Courses numbered 700–799 are structured primarily for graduate students, but upper-division undergraduate students may be admitted if they meet course prerequisites. All students in these courses are expected to perform at the level of graduate students (Graduate I students who ordinarily have not accumulated more than 30 credit hours in a graduate program). Students receive graduate credit if the student was admitted to the Graduate School prior to enrollment; undergraduate students receive undergraduate credit unless the student was preapproved to earn graduate credit for that specific course under the senior rule policy, or was preapproved for graduate credit for that specific course following the student’s admission to a dual/accelerated bachelor’s to master’s program.
Courses numbered 700–899 are designed primarily for Graduate I students. Courses numbered 900–999 are designed primarily for Graduate II students (those who ordinarily have completed more than 30 credit hours in a graduate program).
Courses numbered 800 and above are restricted to graduate students only or undergraduate students approved for enrollment under the senior rule or dual/accelerated degree options.
In special cases, courses in areas where graduate degree programs are not currently available may carry graduate credit and apply toward a graduate degree in a related field or simply count as graduate credit for some nondegree purpose. Any of these courses applied toward an advanced degree program must have the approval of the student’s advisor and the chairperson of the department involved in advance of enrollment.
Course Subject Abbreviations
The following abbreviations of academic departments and subject areas are used in references to courses offered by those departments.
|Art and Design Foundation
|General Business Administration
|Counseling, Educational and School Psychology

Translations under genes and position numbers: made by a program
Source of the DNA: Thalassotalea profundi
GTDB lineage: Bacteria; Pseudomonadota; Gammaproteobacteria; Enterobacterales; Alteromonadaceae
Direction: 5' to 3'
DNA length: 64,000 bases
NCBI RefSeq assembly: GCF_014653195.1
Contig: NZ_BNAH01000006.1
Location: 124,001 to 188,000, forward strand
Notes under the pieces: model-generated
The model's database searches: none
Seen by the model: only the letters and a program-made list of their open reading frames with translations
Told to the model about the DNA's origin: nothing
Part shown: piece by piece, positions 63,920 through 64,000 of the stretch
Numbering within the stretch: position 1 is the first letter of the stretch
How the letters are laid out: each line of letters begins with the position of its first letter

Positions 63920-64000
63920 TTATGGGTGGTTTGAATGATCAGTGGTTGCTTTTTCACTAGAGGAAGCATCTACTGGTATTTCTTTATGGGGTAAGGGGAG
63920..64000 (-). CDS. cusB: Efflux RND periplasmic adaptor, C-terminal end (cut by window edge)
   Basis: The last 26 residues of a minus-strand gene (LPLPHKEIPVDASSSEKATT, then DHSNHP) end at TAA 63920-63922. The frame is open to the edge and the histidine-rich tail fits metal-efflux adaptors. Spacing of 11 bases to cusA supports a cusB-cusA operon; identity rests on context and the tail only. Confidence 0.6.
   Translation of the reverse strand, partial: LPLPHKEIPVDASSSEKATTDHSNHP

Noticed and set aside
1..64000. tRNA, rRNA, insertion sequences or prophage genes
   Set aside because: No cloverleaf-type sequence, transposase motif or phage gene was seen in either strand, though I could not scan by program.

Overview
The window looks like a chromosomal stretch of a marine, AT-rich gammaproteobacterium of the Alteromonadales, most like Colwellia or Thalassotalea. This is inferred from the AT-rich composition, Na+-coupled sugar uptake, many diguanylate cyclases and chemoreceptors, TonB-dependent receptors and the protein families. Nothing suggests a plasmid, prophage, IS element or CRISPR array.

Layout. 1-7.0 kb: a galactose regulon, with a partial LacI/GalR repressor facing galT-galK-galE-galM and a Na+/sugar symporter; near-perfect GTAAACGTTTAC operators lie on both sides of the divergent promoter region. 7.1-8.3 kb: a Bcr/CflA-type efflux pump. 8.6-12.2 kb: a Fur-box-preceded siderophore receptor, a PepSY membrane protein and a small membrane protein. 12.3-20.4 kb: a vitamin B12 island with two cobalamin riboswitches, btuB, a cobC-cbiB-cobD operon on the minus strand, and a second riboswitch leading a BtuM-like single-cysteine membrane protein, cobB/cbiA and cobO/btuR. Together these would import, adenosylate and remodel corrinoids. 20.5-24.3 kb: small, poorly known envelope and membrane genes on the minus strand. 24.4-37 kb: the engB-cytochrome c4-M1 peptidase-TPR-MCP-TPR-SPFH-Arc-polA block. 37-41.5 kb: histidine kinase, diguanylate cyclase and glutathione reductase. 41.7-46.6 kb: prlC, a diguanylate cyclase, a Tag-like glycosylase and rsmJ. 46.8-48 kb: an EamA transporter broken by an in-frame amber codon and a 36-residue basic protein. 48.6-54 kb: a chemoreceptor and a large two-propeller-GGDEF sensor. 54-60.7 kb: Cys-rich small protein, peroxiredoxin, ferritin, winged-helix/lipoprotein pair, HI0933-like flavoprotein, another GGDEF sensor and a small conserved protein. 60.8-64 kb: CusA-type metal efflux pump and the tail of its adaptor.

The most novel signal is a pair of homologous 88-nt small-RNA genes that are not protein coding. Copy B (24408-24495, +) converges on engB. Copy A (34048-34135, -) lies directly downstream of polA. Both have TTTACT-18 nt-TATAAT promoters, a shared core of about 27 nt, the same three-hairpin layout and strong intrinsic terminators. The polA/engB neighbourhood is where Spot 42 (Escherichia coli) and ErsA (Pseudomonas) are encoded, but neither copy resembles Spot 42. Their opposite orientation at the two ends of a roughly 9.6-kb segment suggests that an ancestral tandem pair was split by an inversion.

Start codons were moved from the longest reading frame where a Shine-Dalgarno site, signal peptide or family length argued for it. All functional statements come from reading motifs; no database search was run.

|Curriculum and Instruction
|Counseling, Educational Leadership, Educational and School Psychology
|Communication Sciences and Disorders
|Electrical and Computer Engineering
|Earth, Environmental and Physical Sciences
|Executive Master of Business Administration
|English Language and Literature
|Fine Arts — General
|First-Year Seminar ANTH
|First-Year Seminar ART
|First-Year Seminar BIOL
|First-Year Seminar CHEM
|First-Year Seminar CJ
|First-Year Seminar COMM
|First-Year Seminar ECON
|First-Year Seminar SED
|First-Year Seminar ENGL
|First-Year Seminar ENGT
|First-Year Seminar GEOL
|First-Year Seminar HIST
|First-Year Seminar ISME
|First-Year Seminar ISLE
|First-Year Seminar MGMT
|First-Year Seminar MKT
|First-Year Seminar MCLL
|First-Year Seminar MSP
|First-Year Seminar MLS
|First-Year Seminar MUS
|First-Year Seminar PERF
|First-Year Seminar PHS
|First-Year Seminar PHIL
|First-Year Seminar POLS
|First-Year Seminar SOC
|First-Year Seminar SCWK
|First-Year Seminar WOMS
|Health Professions — General
|Human Performance Studies
|Human Resource Management
|Industrial and Manufacturing Engineering
|Intervention Services and Leadership in Education
|Liberal Arts Interdisciplinary
|Master of Business Administration
|Modern and Classical Languages and Literature
|Management Information Systems
|Medical Laboratory Sciences
|Public Health Sciences
|Real Estate and Land Use Economics
|Teacher Apprentice Program
|First-Year Seminar: Liberal Arts and Sciences
|First-Year Seminar: Business
|First-Year Seminar: Education
|First-Year Seminar: Engineering
|First-Year Seminar: Fine Arts
|First-Year Seminar: Health Professions
|First-Year Seminar: Honors